Then we settle down and watch a film documentary about the Raytheon 9, anti-war activists from Derry who occupied and wrecked the Raytheon arms factory in Derry. Raytheon supplied missiles to the Israeli army during their invasion of Lebanon in 2006. The film had pub-interviews with the activists in jocular reminiscence of their hour of heroism, pints of stout in hand. I don’t know if they’re idiots or heroes. They fought against the injustice, but what good did they do? The documentary mentioned the difficulty of attracting business investment in the Derry area after the end of the troubles in Northern Ireland. There was a concern that Raytheon would leave, damaging the economy of Northern Ireland and risking future investment. However, Raytheon are still there and Israel still get their missiles.

The Raytheon 9 were expecting to get thrown out of the building by the police, but they weren’t. The police thought they were armed and so called in a specialist unit. When this police squad – with guns and gas masks – burst in to where the activists had blockaded themselves, the Raytheon 9 were sitting around playing cards. They were arrested and taking to court, of course, but the judge ruled in the activists favour. It is not a crime to use illegal means to attempt to prevent a greater crime. Tony Benn came on, saying that this ruling shows that there is no moral obligation to obey a law contrary to your conscience. Mark Steele came on, saying that this was a glorious victory and that the worst thing for an activist is to feel alone, to feel that you are banging your head against a wall and not getting through to anyone.

There is raucous laughter and cheers and applause at the film’s end. It’s like watching a bloodsport; we’re tourists at a bullfight, with front row seats.

Next, there’s a panel of activists and they all have their speeches to make. But I’m losing interest with their fine words and raised voices. One of the activists is a captivating young woman. I stare despite myself: spectacular hair, rings of blonde, somehow brown, syrup, honey, gold, framing a white blushed face, perched on a chair, chin lifted, showing the delicate sinews of her neck. If she catches me staring I would have violated her image. My stares are not lascivious, but aesthetic; she is Rembrandtian. Fine arched eyebrows, a curl of gold from her ear, lashes in synchronisation. What makes a person like that join a movement like this? So young, so beautiful? What makes anyone stand up and fight?

I am not convinced by these speakers. Why? They talk of injustice, I do not doubt that there is injustice, but I struggle to whip up any enthusiasm. Is it simply my growing boredom as the evening wears on? Is it because I am unconvinced by the efficacy of the boycott, divestment and sanctions movement? Is it because I still see things from the point of view of the government, am I too conservative? Should I have more courage to stand up and fight the wrongs of others? Or am I reticent because I don’t trust these speakers?

I suspect some of the panellists to be fantasists. One of them tells a story about being asked questions in English by Israeli guards and answering in Arabic. The Israeli guards then spoke to each other in English, saying, ‘Don’t worry about him, he’s just an Arab.’ Why would they speak together in English? I know the power of activism. I’ve seen people charged with their own sudden self-importance, overwhelmed by the feeling of power, of rebellion. I’ve felt it, I was an important person, I was a hero. But what do our actions mean, actually? Nothing at all. The feeling of power is a delusion, a luxury we feel as privileged British passport holders. Another panellist refers to the ‘millions’ of people killed by Zionism. This is a heinous falsehood. A high estimate would have 80,000 casualties in war since 1948 and perhaps another 15,000 during al-Nakba. That is a long way less than millions, even if you were to add on the number of people killed in custody by the Israeli police force. I’m sorry, but fantasy makes your argument significantly less convincing.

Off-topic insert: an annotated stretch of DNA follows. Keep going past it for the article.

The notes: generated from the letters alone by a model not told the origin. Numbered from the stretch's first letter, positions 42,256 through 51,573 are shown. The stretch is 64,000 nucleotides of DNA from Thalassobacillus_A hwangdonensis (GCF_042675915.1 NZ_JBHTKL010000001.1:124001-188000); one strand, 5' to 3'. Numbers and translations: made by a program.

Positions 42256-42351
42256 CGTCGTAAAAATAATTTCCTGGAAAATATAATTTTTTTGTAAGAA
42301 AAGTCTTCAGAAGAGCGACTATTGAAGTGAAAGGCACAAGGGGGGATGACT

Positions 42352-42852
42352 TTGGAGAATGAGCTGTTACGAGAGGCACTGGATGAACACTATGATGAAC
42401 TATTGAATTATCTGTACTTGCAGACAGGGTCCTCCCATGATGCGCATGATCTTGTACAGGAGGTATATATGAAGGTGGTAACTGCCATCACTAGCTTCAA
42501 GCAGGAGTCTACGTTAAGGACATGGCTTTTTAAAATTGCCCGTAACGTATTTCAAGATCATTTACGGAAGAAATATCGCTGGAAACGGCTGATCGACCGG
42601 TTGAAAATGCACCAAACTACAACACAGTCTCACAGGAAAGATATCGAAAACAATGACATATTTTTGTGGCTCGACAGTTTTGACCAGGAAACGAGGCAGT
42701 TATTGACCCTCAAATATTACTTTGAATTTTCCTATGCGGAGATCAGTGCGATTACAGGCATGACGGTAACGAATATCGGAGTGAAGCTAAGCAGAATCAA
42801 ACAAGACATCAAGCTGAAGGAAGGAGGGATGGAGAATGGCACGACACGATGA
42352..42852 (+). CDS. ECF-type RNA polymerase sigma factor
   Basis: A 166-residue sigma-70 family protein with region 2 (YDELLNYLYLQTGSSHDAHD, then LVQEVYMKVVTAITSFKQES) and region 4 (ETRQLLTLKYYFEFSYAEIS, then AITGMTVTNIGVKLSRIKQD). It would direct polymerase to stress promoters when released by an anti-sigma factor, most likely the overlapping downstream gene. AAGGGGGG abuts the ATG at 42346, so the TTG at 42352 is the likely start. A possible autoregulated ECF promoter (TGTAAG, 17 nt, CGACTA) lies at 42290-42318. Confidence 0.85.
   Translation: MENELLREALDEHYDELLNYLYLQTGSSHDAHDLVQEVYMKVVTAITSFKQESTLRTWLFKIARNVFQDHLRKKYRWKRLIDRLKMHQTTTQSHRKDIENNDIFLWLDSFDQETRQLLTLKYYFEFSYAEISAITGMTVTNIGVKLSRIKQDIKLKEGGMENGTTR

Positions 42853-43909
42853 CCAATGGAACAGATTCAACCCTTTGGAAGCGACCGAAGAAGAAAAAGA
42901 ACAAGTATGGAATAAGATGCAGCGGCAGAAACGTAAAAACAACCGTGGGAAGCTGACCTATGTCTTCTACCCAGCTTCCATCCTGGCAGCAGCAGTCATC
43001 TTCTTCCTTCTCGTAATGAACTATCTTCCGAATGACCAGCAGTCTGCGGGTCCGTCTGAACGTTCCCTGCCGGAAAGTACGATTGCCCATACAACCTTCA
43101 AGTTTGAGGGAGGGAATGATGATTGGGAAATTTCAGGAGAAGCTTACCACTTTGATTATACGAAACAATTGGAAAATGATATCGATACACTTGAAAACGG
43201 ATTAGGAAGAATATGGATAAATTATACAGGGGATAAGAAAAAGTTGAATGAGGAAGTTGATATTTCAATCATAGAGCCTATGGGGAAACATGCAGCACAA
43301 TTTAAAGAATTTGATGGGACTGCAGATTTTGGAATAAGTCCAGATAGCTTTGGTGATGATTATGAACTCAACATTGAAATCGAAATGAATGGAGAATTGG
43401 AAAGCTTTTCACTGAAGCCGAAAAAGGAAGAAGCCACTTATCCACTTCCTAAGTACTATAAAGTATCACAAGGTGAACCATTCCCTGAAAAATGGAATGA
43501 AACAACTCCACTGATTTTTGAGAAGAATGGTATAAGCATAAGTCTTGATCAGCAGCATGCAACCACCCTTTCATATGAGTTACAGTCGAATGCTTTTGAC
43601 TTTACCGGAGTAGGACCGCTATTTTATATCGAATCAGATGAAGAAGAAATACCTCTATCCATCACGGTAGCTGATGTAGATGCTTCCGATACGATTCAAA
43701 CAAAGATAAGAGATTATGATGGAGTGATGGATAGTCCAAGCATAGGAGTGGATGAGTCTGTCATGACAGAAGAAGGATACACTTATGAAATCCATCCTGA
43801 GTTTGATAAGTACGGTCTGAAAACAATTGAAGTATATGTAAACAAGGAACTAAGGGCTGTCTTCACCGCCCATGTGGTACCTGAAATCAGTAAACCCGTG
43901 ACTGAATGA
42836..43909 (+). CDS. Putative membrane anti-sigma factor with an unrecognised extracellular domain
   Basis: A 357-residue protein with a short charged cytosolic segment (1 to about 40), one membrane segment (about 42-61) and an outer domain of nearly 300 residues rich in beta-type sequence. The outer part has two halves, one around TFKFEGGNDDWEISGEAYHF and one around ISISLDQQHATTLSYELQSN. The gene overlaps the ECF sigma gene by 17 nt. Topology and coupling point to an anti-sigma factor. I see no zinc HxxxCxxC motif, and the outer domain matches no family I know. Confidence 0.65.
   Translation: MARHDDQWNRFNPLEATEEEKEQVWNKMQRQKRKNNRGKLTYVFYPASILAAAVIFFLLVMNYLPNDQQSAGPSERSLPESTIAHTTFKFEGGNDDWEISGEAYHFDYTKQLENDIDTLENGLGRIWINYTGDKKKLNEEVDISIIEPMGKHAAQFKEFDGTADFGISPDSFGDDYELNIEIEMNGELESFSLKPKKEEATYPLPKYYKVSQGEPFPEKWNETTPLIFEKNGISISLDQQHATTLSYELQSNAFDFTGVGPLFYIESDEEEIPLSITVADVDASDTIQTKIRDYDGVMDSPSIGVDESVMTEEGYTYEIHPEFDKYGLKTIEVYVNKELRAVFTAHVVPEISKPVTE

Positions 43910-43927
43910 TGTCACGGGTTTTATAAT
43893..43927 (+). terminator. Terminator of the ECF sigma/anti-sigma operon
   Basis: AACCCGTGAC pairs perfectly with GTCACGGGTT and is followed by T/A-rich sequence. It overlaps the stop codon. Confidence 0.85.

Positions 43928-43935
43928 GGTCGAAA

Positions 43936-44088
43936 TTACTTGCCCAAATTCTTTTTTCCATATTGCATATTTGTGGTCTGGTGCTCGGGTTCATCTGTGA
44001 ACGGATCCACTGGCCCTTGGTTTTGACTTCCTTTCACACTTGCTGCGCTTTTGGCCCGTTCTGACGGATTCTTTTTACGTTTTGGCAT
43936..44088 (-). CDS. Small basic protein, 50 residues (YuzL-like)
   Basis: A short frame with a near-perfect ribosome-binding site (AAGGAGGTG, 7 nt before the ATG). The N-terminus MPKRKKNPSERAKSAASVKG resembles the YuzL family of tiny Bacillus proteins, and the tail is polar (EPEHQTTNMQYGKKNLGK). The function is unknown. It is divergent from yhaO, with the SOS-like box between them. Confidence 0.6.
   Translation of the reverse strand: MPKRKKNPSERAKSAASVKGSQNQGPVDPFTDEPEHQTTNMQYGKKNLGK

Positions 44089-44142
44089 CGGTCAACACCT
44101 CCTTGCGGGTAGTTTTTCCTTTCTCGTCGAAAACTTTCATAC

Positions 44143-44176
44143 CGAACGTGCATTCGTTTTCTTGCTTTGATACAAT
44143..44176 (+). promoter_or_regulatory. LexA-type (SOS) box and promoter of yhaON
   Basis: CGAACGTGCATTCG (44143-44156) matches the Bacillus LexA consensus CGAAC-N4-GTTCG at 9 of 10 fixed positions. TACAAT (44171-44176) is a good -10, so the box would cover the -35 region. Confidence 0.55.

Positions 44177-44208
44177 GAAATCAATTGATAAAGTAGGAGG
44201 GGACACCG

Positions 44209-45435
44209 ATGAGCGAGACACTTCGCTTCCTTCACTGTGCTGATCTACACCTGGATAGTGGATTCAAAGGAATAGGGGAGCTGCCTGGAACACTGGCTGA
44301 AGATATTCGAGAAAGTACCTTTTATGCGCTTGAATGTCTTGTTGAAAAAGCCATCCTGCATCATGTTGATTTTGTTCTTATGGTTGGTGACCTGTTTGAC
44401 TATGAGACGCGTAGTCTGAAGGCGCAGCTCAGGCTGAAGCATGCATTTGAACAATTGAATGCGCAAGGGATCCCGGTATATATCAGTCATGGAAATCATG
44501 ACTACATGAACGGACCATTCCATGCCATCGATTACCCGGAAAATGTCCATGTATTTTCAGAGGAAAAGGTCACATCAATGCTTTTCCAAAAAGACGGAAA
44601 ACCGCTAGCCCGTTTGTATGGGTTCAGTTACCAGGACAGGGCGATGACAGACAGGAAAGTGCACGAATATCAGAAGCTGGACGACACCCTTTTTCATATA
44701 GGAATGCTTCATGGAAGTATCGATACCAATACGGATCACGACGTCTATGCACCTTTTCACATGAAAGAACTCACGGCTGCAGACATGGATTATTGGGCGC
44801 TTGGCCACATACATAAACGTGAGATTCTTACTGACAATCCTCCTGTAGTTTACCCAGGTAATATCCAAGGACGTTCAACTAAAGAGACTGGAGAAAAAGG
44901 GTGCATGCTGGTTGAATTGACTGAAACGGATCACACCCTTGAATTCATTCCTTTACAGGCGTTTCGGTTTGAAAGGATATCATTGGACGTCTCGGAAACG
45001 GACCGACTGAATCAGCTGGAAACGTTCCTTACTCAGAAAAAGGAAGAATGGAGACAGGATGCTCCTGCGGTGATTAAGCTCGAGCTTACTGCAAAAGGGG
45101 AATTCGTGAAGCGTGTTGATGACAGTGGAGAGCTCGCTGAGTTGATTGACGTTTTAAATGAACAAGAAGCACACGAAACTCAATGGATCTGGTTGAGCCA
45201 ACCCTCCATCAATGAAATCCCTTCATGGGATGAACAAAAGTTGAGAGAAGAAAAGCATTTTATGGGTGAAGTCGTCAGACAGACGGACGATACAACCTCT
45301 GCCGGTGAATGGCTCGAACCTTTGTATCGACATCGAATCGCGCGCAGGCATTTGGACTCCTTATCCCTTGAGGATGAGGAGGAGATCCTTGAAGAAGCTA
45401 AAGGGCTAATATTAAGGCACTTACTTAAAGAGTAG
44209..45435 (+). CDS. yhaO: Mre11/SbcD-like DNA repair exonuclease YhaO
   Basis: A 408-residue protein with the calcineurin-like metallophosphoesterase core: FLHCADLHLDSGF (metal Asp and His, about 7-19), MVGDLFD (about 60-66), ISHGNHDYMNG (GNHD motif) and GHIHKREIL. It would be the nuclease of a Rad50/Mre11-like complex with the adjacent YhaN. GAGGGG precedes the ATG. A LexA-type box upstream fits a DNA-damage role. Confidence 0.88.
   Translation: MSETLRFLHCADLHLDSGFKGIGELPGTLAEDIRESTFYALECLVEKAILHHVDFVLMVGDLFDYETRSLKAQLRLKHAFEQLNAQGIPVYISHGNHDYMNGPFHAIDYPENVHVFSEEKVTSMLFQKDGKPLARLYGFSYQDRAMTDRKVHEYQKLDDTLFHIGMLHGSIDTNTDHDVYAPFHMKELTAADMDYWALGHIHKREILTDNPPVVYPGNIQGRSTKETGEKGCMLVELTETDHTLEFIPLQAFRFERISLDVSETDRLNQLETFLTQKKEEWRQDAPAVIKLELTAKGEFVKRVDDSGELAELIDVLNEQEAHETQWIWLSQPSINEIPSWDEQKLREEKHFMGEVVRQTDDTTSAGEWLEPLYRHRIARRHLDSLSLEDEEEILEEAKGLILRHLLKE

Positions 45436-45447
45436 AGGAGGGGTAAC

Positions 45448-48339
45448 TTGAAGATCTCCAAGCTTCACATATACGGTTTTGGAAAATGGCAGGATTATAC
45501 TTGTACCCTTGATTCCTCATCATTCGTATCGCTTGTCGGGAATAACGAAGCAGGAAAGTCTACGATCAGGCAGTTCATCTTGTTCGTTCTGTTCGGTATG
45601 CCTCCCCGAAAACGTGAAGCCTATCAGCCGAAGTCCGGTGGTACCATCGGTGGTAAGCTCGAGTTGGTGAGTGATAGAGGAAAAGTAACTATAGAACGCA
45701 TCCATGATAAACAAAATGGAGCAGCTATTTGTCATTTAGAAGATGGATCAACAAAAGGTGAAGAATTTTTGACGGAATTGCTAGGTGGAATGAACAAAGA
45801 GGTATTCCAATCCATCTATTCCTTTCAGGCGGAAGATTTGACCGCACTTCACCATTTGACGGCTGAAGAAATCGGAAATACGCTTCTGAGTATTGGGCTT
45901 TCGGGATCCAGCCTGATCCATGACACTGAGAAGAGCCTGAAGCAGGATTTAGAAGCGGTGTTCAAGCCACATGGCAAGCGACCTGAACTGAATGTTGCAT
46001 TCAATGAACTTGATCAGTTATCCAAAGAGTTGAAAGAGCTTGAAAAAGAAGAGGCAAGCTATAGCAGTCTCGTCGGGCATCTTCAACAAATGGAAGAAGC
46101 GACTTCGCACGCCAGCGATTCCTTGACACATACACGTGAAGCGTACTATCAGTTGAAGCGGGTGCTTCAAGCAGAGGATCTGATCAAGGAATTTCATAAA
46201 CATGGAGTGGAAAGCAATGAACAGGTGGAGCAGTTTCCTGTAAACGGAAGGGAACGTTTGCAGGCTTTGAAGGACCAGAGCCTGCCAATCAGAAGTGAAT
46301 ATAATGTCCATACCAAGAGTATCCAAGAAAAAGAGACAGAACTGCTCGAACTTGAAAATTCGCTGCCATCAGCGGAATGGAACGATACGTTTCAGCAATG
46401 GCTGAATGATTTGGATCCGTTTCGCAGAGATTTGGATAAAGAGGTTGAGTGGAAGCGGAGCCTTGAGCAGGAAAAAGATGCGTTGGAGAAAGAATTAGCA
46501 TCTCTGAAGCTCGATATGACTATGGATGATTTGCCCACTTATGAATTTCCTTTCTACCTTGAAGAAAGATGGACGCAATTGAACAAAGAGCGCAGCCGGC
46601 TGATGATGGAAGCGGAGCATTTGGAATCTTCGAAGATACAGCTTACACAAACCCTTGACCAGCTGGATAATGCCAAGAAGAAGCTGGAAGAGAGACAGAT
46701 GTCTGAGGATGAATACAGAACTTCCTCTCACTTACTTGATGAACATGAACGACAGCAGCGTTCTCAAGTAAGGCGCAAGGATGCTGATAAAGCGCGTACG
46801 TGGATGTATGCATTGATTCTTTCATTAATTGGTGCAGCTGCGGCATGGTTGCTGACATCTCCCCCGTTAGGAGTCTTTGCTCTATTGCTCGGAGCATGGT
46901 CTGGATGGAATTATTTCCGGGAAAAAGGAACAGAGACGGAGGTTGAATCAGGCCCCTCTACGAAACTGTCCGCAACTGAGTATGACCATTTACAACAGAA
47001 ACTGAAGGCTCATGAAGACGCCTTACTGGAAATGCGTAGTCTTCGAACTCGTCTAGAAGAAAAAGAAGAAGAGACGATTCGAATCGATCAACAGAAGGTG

There is time at the end of the panel for questions. It degenerates into squabbles between the organisers of the event and the Stop the War campaign, who resent the chair’s anecdotal story that he had to wait forty-five minutes on a march to get help after he was detained by the police force. This forty-five minute claim dominates the questions and the discussions for the rest of the evening, despite some people desperately calling for unity and to focus on the injustice of the Israelis and the sufferings of the Palestinians. It reminds me of another forty-five minute claim that twisted headlines.

At the end of the meeting, a young woman stands up and declares that she is from Gaza herself. Suddenly the hall erupts into cheers and applause, people lean over to hug her and to shake her hand, to pat her on the back. The air is of that surrounding a celebrity: at last, a real victim!

Ezekiel is not an Idiot

Ezekiel is not an idiot. He is very well qualified and holds a position of responsibility at one of the more respectable IT services corporations. He has a company car. Ezekiel is not an idiot.

But he’s troubled. It should just be lunch, but something has disrupted his meal. Ezekiel is eating a bag of mixed nuts – or rather – he was eating a bag of mixed nuts. Instead, he is looking down at his palm, trying to identify his food. He knows from the list of ingredients that this bag of mixed nuts includes peanuts, Brazil nuts, hazelnuts, pecan nuts and almonds. Using a process of elimination he thought he had identified them successfully, that’s a peanut, that’s a pecan, that’s a hazelnut and that’s surely an almond.

But what’s this? Ezekiel isn’t sure what this nut is. It’s a lot smaller than his almond, but there’s something very almondy about it. Perhaps this one is the almond, not that other one. But then which ones are the Brazils? And are these really hazelnuts? Ezekiel is troubled. If he can’t identify his own food, what else is he missing?

Ezekiel is not an idiot; he’s got a company car.